Crows use a number of techniques in obtaining their food. They find most of it as they’re walking on the ground, occasionally they probe just under its surface.  You often see them lifting and flipping leaves, cow pies, sticks and small stones to see what creatures live beneath them.  Crows have also been known to stand belly-deep in water as they hunt for fish. In addition, they sometimes hunt from a perch, pouncing on prey they see, and catch flying insects and small birds on the wing. Crows have even been observed using “tools” such as pieces of wood to probe for insects.

If their prey is large, crows will place it under one or both feet and tear pieces off with their bill (see pictured American Crow with road-killed Eastern Chipmunk it retrieved).

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Wild Bird Seed

Humans have a long history of feeding birds. As early as 1500 BC Hindus provided birds (as well as dogs, insects, “wandering outcasts” and “beings of invisible worlds”) with rice cakes.  In 1825 one of the first bird feeders was constructed out of a modified cattle trough.  Bird feeding grew in popularity in the 1900’s and by 2019 roughly 60 million people in the U.S. were feeding birds, spending more than $4 billion annually on bird food. Bird feeding has become such a common practice that many people may wonder how seed-eating birds survived long, cold winters before humans fed them.

In fact, birds do very well without a helping hand from humans. A large number of winter bird species in the Northeast, especially sparrows and finches, are seedeaters (granivorous) and there are multiple wild sources of food for these birds, many found along roadsides and in fields.  These plants, called weeds by some, are known for the copious amounts of seeds they produce.  Ragweed, Pigweed, Bindweed, Thistle and Smartweed are some of the plants that are popular with seed-eating birds.  Some of the more familiar flowering plants such as Sulphur (or Rough-fruited) Cinquefoil, Mullein, St. John’s Wort, Black-eyed Susan, Evening Primrose, Queen Anne’s Lace, Yarrow and Goldenrod also feed a host of birds with their bounteous seed crops.

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A Feathered Visitor

For the past six winters a Barred Owl has been a daily visitor at my house.  For most of these years, he roosted (and slept) all day every day from December through February on a White Birch tree just outside my door.  Although I usually try not to interfere with the natural rhythm of things, one year when the snow was exceptionally deep, making hunting quite challenging, I decided to offer the owl a daily treat – one small rodent.  Enough to entice him but not to satiate him or make him dependent upon this source of food. (I once opened up the gizzard of a road-killed Barred Owl and discovered five small rodents – they average about this amount per day.) Thanks to the Listserv in my town, I could appeal to residents for small rodents (trapped, not poisoned) which they generously deposited in a specially marked box outside the Town Hall, freshly frozen.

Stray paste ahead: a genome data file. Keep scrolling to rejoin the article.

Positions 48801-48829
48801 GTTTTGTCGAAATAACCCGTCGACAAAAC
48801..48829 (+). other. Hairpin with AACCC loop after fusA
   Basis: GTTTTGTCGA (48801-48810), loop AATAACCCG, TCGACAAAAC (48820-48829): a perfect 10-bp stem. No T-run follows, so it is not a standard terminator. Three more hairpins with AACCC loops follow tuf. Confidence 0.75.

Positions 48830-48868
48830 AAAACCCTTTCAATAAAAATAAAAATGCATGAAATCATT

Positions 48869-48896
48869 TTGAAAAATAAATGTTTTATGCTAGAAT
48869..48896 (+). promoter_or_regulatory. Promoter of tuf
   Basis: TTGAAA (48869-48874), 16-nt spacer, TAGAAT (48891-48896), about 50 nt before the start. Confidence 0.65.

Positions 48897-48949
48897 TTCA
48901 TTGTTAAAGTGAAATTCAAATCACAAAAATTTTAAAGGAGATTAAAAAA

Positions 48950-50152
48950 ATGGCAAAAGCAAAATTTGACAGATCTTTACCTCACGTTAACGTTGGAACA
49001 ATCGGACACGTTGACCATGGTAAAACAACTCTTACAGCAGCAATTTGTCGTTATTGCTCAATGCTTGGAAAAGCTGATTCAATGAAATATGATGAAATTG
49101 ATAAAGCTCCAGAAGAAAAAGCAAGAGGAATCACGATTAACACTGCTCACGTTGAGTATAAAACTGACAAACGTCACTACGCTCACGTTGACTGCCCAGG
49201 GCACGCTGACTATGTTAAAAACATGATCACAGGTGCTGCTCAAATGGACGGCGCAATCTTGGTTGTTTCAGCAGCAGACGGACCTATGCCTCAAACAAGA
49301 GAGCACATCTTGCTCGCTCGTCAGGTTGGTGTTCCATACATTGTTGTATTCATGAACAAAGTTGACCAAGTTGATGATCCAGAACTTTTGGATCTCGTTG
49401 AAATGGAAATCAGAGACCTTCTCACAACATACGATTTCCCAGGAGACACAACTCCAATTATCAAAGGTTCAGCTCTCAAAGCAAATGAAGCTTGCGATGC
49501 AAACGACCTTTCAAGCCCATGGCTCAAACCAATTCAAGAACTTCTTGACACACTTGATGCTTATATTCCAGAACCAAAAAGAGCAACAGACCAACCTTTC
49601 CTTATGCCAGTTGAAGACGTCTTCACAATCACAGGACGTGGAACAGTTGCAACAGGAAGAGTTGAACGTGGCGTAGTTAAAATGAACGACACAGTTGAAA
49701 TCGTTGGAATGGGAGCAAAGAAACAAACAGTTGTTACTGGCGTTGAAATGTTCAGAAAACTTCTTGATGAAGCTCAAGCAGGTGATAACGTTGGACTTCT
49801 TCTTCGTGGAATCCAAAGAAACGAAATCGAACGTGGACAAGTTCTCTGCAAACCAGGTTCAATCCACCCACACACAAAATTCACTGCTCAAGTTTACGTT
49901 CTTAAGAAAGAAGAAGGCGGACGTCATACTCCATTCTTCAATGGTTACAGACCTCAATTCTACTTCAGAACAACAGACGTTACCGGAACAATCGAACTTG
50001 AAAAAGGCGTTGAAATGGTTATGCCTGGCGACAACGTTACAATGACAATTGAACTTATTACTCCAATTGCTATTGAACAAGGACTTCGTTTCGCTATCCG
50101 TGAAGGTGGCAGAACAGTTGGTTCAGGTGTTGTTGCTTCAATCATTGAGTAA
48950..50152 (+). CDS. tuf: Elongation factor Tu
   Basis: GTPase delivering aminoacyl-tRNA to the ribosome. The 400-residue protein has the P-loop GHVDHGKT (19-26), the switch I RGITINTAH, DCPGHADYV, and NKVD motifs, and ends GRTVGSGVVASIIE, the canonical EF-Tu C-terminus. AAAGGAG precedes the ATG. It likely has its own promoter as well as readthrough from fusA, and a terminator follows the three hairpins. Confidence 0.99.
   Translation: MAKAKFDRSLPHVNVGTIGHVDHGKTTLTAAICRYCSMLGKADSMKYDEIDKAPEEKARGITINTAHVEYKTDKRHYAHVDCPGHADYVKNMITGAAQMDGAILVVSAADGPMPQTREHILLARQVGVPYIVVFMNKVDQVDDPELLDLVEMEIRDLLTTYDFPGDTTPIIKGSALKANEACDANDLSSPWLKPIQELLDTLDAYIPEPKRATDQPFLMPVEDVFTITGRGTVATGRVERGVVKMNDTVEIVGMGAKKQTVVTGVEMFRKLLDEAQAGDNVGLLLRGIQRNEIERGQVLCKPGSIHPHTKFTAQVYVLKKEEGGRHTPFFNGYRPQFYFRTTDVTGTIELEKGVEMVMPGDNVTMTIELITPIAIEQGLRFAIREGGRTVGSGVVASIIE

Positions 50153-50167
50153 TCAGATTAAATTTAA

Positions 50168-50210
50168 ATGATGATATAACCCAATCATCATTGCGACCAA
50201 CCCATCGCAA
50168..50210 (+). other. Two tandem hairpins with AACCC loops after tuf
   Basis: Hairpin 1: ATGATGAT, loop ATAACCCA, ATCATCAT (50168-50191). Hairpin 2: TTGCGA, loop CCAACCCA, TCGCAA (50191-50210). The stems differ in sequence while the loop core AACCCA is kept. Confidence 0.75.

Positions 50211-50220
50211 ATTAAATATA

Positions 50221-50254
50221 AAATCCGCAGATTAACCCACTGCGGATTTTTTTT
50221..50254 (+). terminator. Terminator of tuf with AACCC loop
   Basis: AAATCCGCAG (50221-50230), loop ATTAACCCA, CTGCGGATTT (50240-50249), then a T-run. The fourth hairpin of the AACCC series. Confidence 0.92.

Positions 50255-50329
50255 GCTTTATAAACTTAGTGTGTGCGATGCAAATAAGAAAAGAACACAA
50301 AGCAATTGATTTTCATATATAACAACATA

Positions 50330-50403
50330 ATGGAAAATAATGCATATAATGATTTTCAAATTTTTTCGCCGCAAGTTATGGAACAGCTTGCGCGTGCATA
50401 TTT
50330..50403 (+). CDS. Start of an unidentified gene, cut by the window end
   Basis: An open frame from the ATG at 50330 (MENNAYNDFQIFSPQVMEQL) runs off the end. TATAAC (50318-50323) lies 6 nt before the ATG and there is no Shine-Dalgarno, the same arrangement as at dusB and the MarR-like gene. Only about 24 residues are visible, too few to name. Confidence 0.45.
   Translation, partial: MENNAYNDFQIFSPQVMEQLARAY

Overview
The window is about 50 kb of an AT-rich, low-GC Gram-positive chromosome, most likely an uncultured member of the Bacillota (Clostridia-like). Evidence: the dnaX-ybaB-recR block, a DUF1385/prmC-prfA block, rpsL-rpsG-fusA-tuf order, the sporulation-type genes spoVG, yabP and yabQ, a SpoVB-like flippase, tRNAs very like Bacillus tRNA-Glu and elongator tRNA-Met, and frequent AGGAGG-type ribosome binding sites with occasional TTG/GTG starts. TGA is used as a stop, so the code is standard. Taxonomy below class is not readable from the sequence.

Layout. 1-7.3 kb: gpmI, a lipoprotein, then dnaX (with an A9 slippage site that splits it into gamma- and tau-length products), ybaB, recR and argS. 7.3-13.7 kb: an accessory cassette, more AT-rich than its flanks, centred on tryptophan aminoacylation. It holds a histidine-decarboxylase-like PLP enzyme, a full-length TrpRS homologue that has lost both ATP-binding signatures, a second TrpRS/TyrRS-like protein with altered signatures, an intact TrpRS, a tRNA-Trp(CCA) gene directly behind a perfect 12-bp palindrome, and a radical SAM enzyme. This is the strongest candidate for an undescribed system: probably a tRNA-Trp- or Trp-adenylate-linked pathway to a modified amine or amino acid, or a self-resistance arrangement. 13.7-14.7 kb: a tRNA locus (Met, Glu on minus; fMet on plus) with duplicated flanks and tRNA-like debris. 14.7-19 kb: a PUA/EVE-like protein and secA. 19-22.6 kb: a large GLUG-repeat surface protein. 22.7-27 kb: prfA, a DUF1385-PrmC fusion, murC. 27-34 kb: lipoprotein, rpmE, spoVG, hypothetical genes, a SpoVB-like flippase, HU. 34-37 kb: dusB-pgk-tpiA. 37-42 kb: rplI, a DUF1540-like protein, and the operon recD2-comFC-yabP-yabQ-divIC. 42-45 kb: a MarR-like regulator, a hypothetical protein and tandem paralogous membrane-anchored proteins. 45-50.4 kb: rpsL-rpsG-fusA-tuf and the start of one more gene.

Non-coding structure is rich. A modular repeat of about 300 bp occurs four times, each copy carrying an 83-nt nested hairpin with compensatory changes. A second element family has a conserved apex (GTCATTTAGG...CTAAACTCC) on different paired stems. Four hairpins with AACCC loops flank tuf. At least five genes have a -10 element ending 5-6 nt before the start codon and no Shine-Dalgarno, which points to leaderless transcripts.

Every afternoon like clockwork the Barred Owl would become alert and open his eyes.  If he had left his perch during the day, he would return at dusk, precisely at 4:30 p.m. His timing appeared to be in sync with the amount of daylight, as he arrived a bit later as the days lengthened.  Most mornings I would take a mouse from the freezer and let it thaw (when I forgot, the microwave came in handy!).  I would take the mouse outside, dangle it by its tail to alert the observing owl, and place it on the railing of my porch. Practically before my hand released the mouse the owl would fly in, grasp the mouse on the fly in its talons and disappear into the woods. More than once I felt the tips of his wings brush against me.

Six years, 60 days a year, comes to 360 days…this owl has spent nearly a year, one-tenth of its life, outside my door.  I came upon the remains of a Barred Owl not even a quarter of a mile from my house this week.  I can only hope it wasn’t my friend.

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The Peace of Wild Things